EXPERIMENTAL STUDIES ON ECHOLOCATION MECHANISMS IN BATS.
Final rept. Jul 65-Jul 67,
SENSORY SYSTEMS LAB TUCSON ARIZ
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Comparative pursuit studies carried out on three species Myotis lucifugus, Eptesicus fuscus and Lasiurus borealis revealed similar tactics of pursuit and capture in Myotis and Eptesicus. Detection and localization capacities of Eptesicus appeared equal to the other species, but discrimination between spheres and mealworms proved highly variable, and the capacity to capture small targets inferior. Though the measured pursuit signals of the three species had definable differences, the phases of pursuit exhibited common characteristics, adequate for real-time machine identification, and thus usable for pursuit-controlled triggering of stimuli or recording equipment. Echoes returned by objects discriminated by bats have been studied by oscilloscope and human listening. Due to the number of relatively nonfluctuating echoes from mealworms projected into a sound field of ultrasonic pulses, other details must provide essential clues for the bats observed discriminations. Author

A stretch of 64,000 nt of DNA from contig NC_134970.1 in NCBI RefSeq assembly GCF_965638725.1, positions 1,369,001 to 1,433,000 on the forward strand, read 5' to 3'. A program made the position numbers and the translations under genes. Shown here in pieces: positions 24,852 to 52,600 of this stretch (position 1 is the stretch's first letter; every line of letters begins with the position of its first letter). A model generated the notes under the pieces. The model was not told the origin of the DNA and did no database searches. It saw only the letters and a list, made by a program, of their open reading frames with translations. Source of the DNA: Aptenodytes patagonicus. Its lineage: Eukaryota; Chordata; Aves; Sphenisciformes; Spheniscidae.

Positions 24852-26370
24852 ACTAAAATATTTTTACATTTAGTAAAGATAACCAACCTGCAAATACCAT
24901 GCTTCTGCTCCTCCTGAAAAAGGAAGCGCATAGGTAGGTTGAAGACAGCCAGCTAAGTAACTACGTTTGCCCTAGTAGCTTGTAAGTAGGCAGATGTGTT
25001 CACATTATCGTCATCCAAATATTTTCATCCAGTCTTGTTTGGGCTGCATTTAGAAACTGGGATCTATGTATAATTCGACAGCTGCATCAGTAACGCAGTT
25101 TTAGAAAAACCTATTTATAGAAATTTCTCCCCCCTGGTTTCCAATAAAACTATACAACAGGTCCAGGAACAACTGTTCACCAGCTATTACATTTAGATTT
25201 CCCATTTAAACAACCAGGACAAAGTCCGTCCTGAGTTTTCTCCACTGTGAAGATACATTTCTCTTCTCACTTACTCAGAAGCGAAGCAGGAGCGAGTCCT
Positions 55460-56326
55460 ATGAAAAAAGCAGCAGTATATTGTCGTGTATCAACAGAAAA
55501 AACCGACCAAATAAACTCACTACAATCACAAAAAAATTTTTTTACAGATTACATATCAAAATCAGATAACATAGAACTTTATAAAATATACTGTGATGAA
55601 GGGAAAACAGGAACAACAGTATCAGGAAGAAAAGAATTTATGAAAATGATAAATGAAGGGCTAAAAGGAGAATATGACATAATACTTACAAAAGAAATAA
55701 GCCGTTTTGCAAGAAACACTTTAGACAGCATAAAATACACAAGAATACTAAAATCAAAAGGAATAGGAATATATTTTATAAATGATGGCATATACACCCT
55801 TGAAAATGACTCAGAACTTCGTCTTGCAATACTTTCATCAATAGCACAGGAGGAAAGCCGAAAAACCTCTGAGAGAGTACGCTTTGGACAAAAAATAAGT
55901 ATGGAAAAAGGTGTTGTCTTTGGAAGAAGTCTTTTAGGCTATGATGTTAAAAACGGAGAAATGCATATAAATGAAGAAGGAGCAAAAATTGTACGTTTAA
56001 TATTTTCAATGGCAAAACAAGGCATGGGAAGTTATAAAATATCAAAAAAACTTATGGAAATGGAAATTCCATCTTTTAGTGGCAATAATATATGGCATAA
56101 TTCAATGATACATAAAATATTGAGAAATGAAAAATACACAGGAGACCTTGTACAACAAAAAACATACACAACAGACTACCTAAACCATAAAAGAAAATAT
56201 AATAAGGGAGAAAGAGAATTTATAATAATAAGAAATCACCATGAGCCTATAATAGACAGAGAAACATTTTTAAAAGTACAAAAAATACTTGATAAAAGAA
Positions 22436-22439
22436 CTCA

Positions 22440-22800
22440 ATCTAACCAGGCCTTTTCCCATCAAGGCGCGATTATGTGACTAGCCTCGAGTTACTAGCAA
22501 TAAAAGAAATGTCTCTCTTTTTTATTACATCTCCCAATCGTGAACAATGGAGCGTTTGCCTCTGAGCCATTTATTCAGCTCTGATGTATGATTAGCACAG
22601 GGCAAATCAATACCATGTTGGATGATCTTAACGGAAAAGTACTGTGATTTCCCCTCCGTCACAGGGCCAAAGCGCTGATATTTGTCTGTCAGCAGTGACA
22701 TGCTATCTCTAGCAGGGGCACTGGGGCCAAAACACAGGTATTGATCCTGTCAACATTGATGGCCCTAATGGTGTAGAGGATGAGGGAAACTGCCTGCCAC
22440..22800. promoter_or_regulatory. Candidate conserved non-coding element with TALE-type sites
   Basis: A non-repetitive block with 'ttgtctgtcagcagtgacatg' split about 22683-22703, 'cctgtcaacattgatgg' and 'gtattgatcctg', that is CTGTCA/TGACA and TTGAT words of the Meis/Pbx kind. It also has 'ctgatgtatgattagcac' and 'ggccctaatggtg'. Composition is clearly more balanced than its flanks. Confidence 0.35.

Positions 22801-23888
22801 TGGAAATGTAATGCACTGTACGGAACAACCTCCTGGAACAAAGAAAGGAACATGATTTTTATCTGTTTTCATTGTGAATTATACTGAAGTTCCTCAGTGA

- Acoustic Detection and Detectors